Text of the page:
Territorians also like their beer, hardly surprising in view of the climate, and claim to be the biggest drinkers in the country. Unfortunately, many lovely spots around Katherine and the local countryside are littered with empty green cans and wine casks as well as the occasional body sleeping off the effects of last night's binge. Petrol sniffing and cannabis also crop up as do amphetamines although harder drugs such as cocaine and heroin seem to be less of a problem than down south.

One exciting trip we had this time last year took us across the East Alligator River into Arnhem Land to visit some friends of Katrina’s working on the aboriginal community of Oenpelli.

Five hours drive from Katherine, taking us through Kakadu and across Cahill’s crossing, the tidal barrage over the river which is infamous for its large crocs. Having arrived late Friday afternoon for a long weekend, we had no sooner climbed out the car and opened a cold beer before the phone rang and the hospital had tracked us down.

"When it comes to sport, I am still very British and when competing in an Athletics event, proudly wear my Jersey Spartan vest."
Andrew Crowhurst

There had been an outbreak of Hemophilus influenza type B and all the children from several of the local playgroups had to be given prophylactic antibiotics the next day. Due to the tide, we couldn’t come straight back, so headed back at the crack of dawn Saturday morning arriving in Katherine at midday ready to go to work.

A very busy but equally rewarding afternoon saw both myself and the community pharmacist from down town make up and administer the required medication to nearly all the kids who could be contacted and bought in at such notice. It was a long way to go for dinner and we never did get back to Arnhem Land as the river soon came up cutting off the community and could not be crossed again until April.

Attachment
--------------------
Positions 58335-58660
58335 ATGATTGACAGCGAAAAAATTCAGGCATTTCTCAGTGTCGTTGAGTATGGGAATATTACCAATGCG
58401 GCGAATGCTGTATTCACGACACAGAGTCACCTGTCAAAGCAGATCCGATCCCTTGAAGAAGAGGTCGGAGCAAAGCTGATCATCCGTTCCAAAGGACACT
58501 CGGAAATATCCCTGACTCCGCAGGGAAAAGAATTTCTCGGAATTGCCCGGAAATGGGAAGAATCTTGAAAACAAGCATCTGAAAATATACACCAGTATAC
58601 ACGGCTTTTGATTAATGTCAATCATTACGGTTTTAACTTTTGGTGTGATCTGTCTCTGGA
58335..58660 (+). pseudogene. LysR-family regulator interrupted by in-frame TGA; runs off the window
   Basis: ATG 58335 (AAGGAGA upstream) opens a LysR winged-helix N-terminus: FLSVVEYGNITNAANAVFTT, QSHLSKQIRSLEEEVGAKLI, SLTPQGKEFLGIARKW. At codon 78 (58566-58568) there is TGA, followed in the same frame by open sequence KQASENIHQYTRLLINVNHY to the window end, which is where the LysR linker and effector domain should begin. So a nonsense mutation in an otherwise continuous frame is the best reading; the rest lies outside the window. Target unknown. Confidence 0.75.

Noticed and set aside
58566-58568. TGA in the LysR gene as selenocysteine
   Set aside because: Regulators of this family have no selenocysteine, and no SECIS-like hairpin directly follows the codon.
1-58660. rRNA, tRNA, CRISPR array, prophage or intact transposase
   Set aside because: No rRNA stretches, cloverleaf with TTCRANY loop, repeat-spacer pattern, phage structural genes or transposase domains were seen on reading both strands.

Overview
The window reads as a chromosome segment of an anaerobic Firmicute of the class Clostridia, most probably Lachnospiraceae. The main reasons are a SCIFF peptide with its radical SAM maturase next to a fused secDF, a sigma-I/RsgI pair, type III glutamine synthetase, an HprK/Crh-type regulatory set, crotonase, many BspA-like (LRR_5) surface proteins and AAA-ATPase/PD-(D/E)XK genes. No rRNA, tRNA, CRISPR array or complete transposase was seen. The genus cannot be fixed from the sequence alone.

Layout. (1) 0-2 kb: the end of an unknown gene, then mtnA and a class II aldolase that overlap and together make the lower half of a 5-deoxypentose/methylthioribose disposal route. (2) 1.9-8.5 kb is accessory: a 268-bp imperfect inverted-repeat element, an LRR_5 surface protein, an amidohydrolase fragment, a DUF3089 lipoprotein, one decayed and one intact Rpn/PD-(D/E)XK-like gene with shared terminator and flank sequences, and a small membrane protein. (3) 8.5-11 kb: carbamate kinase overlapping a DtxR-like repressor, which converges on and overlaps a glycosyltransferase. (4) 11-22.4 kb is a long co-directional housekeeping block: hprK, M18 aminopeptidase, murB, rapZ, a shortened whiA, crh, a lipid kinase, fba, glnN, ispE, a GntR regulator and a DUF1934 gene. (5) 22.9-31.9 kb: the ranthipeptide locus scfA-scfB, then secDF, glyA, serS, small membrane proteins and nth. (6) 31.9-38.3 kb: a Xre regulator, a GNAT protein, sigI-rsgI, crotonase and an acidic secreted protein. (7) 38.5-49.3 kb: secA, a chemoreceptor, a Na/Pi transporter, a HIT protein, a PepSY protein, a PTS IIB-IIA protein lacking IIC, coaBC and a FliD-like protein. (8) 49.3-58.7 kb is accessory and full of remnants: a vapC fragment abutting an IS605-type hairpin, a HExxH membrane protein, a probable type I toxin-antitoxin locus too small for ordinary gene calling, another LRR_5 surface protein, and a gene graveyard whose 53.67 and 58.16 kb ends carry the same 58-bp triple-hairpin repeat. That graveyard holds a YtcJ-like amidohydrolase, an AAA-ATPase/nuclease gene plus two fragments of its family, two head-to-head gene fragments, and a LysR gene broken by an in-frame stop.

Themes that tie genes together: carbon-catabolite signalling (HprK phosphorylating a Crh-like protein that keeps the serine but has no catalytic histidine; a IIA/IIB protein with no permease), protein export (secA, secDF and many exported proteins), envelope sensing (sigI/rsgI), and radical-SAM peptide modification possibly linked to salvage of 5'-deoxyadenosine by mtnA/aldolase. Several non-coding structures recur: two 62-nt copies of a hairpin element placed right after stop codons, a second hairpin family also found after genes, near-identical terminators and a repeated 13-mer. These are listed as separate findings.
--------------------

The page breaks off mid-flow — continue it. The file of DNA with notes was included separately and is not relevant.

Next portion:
However, we got to see England beat South Africa that night in their triumphant world cup campaign. We saw the final at the Cooinda Resort at Yellow waters in Kakadu. The bar was packed with loads of good natured patriotic Aussies wearing their gold shirts and a handful of very loud Poms for what was a hugely memorable night.

Despite over six years down under and now a citizen of my adopted country, when it comes to sport, I am still very British and when competing in an Athletics event, proudly wear my Jersey Spartan vest.

Hence, since leaving the “Rock” in August 1998, life has been transformed totally and I have been fortunate to go and work in places and meet people who I would not have been able to had I not taken the plunge.

Andrew, Katrina and Emilyn
Andrew, Katrina and Emilyn

Pharmacy is one of those few professions that enables one to fairly easily find work down here and has opened a succession of doors. Life has changed a lot since working in the Jersey General Hospital Pharmacy, and I would not hesitate in recommending taking the plunge to anyone considering taking a career break to come and try life down here.

The jewel in the crown was meeting Katrina, at a Half marathon of all things, who I am now married to and shares with me our beautiful daughter Emilyn. 

last updated: 09/11/04
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Ellen Barr
Hi Andy good your read your very interesting letter about family life in Australia. I write (not email) regular letters to Gail and Paul in Perth. I still miss my friend but wish them all the luck out in Perth. I am still running with the club although an op on my foot last year and a dislocated and fracured shoulder at Christmas has knocked me back a bit ( age also being a big factor now)I have heard that your mum & dad are coming back to Jersey ? Are you and Katrina and Emilyn planning any trips back here ? Good Luck with your life Andy and enjoy it to the full. Best wishes Ellen